Ask the Vet: Dentistry

Courtesy of AAEP, Answered by, Cindy Allen, DVM, Bit O’ Magic Equine, Aluchua, Fl

Question: My dental question is in regards to EOTRH in a . In your research or clinic, do you have knowledge of a horse(s) with severe parrot mouth, where there is complete loss of incisor contact, to be off feed due to EOTRH?

Answer: In my understanding of where we are in current research, the pathology of EORTH is now thought to be caused by pressure necrosis of the alveolar ligament. With constant pressure on any single or multiple incisor/s or the first premolar the tooth structure below the alveolar rim places pressure on portions of the thin living alveolar ligament. This ligament is a living tissue requiring circulation to remain as a viable connection between the cement layer of the tooth and the alveolar bone. The bone can remodel under pressure but the tooth is an already mature and solidified structure that does not allow for significant remodeling in the healthy tooth. Thus the living ligament selectively dies and becomes necrotic within the socket. This produces one or more of several clinical clues upon examination such as:

  1. necrotic draining pustules breaking through the gum at level of the alveolar rim margin above the gingival attachment, these “bumps” drain pus when gently opened.
  2. The affected tooth starts loosening- with resulting food packing due to motion seen between teeth and significant discomfort during grinding of the tooth or hand rasping.
  3. With prolonged infections, eventual sclerosis and a direct bony attachment may form between portions of the tooth and the alveolar bone.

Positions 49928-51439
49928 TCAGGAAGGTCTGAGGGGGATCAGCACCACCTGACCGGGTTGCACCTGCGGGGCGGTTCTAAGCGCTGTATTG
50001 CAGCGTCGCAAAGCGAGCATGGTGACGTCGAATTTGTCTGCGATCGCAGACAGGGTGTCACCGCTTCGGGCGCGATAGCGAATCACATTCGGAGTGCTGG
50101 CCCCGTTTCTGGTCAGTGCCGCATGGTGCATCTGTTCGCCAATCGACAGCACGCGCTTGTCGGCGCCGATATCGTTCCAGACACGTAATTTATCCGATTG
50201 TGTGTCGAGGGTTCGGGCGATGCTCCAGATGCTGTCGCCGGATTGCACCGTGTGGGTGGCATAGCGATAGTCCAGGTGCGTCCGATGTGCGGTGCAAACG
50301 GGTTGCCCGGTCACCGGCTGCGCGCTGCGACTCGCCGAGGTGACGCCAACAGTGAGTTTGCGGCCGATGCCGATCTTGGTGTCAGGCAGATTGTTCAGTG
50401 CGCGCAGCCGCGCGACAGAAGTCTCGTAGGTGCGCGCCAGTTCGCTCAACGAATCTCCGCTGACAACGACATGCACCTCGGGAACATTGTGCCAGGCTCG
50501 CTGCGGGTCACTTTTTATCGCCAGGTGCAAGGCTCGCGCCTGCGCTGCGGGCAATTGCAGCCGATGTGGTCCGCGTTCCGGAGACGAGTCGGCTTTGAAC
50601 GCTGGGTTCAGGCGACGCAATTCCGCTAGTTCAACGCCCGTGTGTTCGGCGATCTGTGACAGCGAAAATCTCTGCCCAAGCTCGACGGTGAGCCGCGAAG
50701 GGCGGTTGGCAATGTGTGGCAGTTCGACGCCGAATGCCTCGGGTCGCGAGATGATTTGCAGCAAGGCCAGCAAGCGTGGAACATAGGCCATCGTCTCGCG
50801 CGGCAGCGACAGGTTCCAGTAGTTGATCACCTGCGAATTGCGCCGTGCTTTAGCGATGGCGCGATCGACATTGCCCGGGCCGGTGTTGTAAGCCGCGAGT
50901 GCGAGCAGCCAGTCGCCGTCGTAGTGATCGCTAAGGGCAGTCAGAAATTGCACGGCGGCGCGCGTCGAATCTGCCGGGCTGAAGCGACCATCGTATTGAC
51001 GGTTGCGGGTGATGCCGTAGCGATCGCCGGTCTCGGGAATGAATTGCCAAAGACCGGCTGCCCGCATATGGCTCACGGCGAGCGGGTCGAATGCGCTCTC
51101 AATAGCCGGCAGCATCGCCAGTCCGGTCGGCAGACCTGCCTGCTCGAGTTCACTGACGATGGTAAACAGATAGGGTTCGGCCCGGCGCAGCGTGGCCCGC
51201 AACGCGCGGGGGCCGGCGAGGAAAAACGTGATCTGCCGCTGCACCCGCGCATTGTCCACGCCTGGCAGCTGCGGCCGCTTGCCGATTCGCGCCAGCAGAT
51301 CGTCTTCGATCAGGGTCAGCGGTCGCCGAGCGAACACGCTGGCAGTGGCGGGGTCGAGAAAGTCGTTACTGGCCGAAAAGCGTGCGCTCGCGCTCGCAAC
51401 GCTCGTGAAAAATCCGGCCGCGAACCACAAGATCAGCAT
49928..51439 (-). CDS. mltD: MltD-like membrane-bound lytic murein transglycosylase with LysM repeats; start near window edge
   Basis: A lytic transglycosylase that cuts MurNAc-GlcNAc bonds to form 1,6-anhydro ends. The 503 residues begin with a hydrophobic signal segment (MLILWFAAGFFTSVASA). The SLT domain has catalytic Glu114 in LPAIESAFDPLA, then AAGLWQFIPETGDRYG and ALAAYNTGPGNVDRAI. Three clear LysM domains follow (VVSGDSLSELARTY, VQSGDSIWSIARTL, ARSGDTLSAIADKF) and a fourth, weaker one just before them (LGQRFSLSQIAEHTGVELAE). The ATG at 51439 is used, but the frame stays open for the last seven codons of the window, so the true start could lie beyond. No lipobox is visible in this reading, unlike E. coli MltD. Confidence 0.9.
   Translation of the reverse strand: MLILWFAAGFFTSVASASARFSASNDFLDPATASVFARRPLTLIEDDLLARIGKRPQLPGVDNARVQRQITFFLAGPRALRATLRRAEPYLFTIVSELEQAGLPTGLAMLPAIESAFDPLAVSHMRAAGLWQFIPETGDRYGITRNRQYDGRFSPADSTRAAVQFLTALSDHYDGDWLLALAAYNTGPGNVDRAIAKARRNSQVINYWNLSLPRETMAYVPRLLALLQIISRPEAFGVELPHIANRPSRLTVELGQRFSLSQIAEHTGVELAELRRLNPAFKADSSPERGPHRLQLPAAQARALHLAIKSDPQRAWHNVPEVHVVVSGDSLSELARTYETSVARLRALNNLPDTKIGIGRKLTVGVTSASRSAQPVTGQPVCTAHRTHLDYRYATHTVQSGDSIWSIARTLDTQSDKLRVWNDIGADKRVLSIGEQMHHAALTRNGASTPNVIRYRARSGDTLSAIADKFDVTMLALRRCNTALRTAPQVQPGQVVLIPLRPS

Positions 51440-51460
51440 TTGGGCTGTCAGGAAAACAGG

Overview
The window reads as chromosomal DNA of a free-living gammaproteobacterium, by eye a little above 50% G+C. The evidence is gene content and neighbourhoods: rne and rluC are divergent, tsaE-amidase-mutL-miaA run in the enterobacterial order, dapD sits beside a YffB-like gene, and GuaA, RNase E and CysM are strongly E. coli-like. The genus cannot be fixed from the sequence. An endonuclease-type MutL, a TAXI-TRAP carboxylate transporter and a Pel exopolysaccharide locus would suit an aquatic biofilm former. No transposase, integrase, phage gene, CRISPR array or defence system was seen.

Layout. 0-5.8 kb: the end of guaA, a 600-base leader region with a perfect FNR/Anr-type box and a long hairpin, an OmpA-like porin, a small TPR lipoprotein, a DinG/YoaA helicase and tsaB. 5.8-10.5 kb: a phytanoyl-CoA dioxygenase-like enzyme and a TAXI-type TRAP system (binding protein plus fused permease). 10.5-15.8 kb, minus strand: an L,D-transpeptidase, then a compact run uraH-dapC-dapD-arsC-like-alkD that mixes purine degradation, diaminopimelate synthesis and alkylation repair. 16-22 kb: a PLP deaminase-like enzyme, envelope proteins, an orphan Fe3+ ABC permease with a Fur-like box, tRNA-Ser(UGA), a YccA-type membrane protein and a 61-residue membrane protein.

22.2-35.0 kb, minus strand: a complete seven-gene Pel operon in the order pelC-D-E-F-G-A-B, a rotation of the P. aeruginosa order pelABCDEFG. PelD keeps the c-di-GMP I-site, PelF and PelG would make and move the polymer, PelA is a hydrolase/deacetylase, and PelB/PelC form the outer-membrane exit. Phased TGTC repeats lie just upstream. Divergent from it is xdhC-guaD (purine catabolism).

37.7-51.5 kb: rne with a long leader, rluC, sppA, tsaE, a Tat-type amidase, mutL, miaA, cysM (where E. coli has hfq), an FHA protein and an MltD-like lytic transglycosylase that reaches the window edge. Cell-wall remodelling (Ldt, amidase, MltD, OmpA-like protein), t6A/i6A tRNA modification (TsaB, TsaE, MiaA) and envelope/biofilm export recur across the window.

4. With a loosening ligamentous attachment the root sometimes becomes prolific, with layers of bulbous cementation (an attempt by the body to solidify a moving tooth in the bony socket or an inflammatory reaction to the process) and subsequent remodeling and enlargement of the visible shape of the bone surrounding that root.So this would infer that any tooth that has severe unnatural pressure can develop the disease, and secondarily if it is present EORTH is almost always painful to the horse in my experience.

Clinically, I have not personally seen a case of either maxillary or mandibular prognathism with diagnosed EORTH present, but our knowledge of the pathology would infer that if pressure contact with the bony palate is severe on the lower incisors, or bio-mechanical pressure during mastication caused by the lower incisors trapped behind the upper incisors severe, then over time ligament necrosis is possible.

In any case, start by clinical examination of the length and positioning of the teeth and the surrounding gums and bone and a thorough whole mouth exam and balancing if indicated to rule out other possible obstruction and imbalance issues causing discomfort (horses with conformational malocclusion of the incisors may or may not have properly conformed and opposing upper and lower cheek teeth).